Note some of these are really, really easy to measure. Shoot length should be between 2–4 feet (0.6–1.2 m) (untrimmed) per year to be classified as “moderate vigor.” So for all those armchair warriors more interested in the glass in their hand than going out and measuring square centimeters of leaf area for a few days, we can fudge it using cane lengths. Got 10 feet (1 m) of shoot growth per year? That’s high vigor. Only 1–2 feet (0.3–0.6 m) (stunted)? That’s low vigor. Again, around 3 feet (0.6 m) of yearly can growth is considered optimum for almost all grape varietals for solid moderate vigor.
So why am I promoting moderate vigor? Because unless your wine is worth $50+ a bottle, low vigor just robs you of bottles for your cellar. Bigger is not always better, but a vine that has the health and resources to grow at least 2 feet (0.6 m) of canes on average is about the minimum level of natural vigor I would feel comfortable with.
Learning more about your vineyard site
Your homework is to learn as much as you can about your soil and local growing conditions by checking websites, local commercial nurseries or vineyards, and studying all the local facts and factors that impact the growing of plants. What diseases exist? How much clay is in the soil? How much rainfall do you receive on average? When do you get budbreak, and when do you normally harvest? Is there a frost threat? These are questions only answerable with localized and private research. Try to spend a few hours each week looking around for local resources to better understand your soil, climate and challenges.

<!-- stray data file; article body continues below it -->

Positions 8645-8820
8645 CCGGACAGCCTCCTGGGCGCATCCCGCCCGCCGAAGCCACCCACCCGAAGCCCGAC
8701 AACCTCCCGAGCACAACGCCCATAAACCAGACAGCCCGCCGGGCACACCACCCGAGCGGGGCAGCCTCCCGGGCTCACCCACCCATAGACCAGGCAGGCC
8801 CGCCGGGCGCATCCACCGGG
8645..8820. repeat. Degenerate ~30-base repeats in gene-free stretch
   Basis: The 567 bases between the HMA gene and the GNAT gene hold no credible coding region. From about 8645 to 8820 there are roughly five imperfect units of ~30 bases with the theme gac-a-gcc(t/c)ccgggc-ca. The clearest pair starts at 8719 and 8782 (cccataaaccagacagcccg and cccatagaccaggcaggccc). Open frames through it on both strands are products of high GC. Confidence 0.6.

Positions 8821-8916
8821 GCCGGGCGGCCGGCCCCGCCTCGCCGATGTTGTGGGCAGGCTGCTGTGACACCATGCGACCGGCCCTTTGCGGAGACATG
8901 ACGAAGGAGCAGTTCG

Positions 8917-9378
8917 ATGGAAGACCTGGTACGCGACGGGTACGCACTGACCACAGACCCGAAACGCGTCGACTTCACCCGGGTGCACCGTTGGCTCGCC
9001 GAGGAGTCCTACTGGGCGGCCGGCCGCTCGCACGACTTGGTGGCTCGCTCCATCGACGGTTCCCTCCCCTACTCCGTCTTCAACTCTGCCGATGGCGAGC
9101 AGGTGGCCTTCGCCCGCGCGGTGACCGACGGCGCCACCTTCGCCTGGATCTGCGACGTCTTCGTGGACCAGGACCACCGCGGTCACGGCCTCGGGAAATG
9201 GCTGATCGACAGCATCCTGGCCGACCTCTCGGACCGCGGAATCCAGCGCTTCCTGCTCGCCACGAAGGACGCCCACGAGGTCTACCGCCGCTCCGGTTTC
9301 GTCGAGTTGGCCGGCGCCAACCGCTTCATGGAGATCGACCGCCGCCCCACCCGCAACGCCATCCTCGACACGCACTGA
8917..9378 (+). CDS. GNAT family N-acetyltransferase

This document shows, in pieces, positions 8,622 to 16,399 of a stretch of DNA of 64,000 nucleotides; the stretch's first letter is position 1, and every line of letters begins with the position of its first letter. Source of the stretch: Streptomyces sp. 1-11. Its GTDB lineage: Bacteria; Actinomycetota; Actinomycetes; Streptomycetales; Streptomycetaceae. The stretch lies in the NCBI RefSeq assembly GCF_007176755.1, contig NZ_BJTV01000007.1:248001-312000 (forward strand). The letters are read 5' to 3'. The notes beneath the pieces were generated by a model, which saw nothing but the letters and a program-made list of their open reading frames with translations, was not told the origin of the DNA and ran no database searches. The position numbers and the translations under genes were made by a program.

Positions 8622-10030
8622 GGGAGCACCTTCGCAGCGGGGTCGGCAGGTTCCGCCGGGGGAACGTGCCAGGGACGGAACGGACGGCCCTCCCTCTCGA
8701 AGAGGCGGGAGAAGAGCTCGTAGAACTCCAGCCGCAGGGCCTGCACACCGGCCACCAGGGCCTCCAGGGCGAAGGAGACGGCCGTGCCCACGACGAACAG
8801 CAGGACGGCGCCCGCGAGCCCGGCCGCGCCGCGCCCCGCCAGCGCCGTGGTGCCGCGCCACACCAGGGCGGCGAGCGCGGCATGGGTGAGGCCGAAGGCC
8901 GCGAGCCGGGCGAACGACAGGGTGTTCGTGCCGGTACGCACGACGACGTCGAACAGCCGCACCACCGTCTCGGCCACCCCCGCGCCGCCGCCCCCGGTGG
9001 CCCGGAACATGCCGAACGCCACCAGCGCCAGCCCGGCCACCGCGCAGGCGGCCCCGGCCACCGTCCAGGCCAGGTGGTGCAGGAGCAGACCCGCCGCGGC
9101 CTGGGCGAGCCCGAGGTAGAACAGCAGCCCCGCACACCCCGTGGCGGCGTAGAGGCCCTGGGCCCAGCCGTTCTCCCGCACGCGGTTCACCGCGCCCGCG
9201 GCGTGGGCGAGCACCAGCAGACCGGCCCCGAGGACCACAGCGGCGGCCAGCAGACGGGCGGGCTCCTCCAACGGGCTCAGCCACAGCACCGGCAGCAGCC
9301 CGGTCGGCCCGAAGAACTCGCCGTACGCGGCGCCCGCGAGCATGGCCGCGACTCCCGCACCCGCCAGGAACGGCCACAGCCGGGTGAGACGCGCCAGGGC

If you know your general vigor classification from Dr. Smart’s classifications in the chart above, I can make some general statements concerning how to farm each kind of site for optimal wine quality:
If you have low vigor, your vines never quite look mature and healthy. Shoots are short and stunted, the internode lengths are tiny and you may see your vines struggling to ripen even a small (or green-thinned) crop load. You may see early yellowing or reddening of the leaves, which may signal a viral disease such as leaf-roll virus. The vine does not have the resources to produce enough growth to support clusters of fruit, so yields suffer terribly. Low vigor can be caused by shallow soils, soil contaminants such as motor oil or other household chemicals which are dumped in yards, pest damage (gophers especially), insects such as nematodes or Phylloxera, vine disease/virus, water deficits (or “wet feet”) and a host of unusual environmental impacts. If you are using city water for irrigation, the chlorine can have a deleterious effect as well.